Wednesday, June 16, 2010

Fencing to Mitigate Traffic Sights and Sounds

If your side or rear yard has a clear view of a street, odds are, the sight and sound of the traffic can be anywhere from a minor imposition on your enjoyment of your yard to a downright annoyance. If you suffer from this problem, there are many ways to add privacy by screening out potential gawkers and reducing the noise of the traffic.

If you are lucky enough that the street that you want to screen is a quiet one, with no chance of an increase in traffic or of being widened, then the ubiquitous wood fence can be a decent option. However, with the inevitable wood shrinkage, most wood fences wind up with vertical gaps that allow passersby a view of your yard and let in sound. Even if these are not issues for your situation, then the need for maintenance or replacement due to weathering down the road may send you searching for fencing options.

There are many options to choose from such as vinyl, masonry, stone and composite fencing. You might even opt for a combination of wrought iron and landscaping to mitigate the impact of the traffic on your yard. While all of these materials have pros and cons, I’d like to share the solution that I chose for a side yard project recently. This choice was less costly than masonry or stone (both really good choices for sound mitigation and longevity), a bit more expensive than vinyl (to me, most look fake and don’t seem dense enough to mitigate the sound well.), and needed less room, maintenance and time for plant growth than a wrought iron and landscape option.

This particular side yard had been unfenced for about 40 years. Initially, a rural two lane road was separated from the house by about 20 feet of bar ditch (right of way) in addition to 25 feet of side yard. Over the years, traffic increased until finally, what was once a quiet rural road, was widened to a 5 lane thoroughfare. In doing so, 11 feet of the side yard was taken for the project. Now there was only about 9 feet of ROW between the curb and lot line that included a four foot wide sidewalk. The road pavement was now closer to the house than where the original lot line used to be. The traffic noise was a constant imposition, even inside the house and the traffic (vehicle and foot) felt on top of anyone trying to enjoy the patio or use the side yard.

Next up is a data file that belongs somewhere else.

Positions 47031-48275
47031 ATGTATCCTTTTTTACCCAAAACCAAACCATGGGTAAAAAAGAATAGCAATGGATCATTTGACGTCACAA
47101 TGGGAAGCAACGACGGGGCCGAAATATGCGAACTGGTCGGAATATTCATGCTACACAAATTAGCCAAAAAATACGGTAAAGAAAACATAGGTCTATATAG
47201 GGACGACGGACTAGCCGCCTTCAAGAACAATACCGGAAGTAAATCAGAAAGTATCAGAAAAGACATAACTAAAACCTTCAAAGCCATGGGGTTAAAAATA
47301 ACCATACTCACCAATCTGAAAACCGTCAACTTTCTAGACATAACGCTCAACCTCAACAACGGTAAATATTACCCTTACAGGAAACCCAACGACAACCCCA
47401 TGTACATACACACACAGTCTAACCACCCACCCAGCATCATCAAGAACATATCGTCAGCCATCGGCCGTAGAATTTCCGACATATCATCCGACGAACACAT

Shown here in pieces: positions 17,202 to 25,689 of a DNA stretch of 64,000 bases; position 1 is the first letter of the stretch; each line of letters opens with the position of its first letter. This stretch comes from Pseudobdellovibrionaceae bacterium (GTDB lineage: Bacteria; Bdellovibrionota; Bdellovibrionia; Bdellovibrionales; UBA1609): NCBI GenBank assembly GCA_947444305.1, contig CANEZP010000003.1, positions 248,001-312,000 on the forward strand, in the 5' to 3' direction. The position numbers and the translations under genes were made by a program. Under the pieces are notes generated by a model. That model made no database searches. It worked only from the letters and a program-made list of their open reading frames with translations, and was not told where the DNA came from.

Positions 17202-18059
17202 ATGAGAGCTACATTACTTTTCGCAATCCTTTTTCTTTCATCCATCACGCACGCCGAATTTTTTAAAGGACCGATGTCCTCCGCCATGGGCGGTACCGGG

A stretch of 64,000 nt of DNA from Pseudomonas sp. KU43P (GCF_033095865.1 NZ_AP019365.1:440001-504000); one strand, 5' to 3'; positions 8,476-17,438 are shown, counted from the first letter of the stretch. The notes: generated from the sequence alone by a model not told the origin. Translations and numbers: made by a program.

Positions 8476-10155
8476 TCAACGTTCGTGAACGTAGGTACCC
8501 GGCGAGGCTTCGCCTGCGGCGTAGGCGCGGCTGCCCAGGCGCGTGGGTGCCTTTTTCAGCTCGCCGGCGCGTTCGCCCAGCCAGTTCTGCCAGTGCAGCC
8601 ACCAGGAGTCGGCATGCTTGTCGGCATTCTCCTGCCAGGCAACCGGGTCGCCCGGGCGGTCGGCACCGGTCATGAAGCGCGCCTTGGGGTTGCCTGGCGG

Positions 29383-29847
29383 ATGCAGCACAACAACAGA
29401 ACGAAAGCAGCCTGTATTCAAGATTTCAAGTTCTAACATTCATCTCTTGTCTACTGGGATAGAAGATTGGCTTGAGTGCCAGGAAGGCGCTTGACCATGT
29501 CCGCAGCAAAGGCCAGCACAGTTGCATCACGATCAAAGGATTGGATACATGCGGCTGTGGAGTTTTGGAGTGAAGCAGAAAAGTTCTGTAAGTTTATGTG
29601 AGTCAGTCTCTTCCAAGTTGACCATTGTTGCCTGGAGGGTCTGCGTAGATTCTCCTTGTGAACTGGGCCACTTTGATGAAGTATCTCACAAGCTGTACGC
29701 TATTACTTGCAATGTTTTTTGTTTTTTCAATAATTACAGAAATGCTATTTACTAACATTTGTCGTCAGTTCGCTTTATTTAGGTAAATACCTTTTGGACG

The product that I chose for this fence, to serve as both a visual screen as well as a sound barrier, was a composite material, Trex, that has been used extensively for over 15 years in outdoor uses such as decking, outdoor trim, garden boxes and fencing. It is an environmentally friendly product made from reclaimed/recycled wood and plastic fibers. I chose the Trex Seclusions Privacy Fencing to enclose the side yard and connect into the existing chain link fence of the year yard. There are many styles and colors to choose from and many more good things I could tell you about this product, however to keep from making this post extremely lengthy, please visit the Trex website for more information. (I have no financial interest in this company, I am just a longtime fan of its products.)

As for how the project turned out, everyone involved considers it a huge success. The pictures in this post are of the project just after completion. The traffic noise outdoors and inside (especially noticeable improvement in the bedrooms that are on that side of the house) was greatly reduced. The side yard actually became usable again from the definition and privacy that the fencing provided and the patio area was once again something that could be enjoyed without feeling like being in a fishbowl.

If you need any assistance putting together a solution for a problem in your yard, you can find my contact information on my garden coach web page.

1 comment:

  1. looking forward to your fence landscaping! flowers and cast iron sounds like your going to have some fun.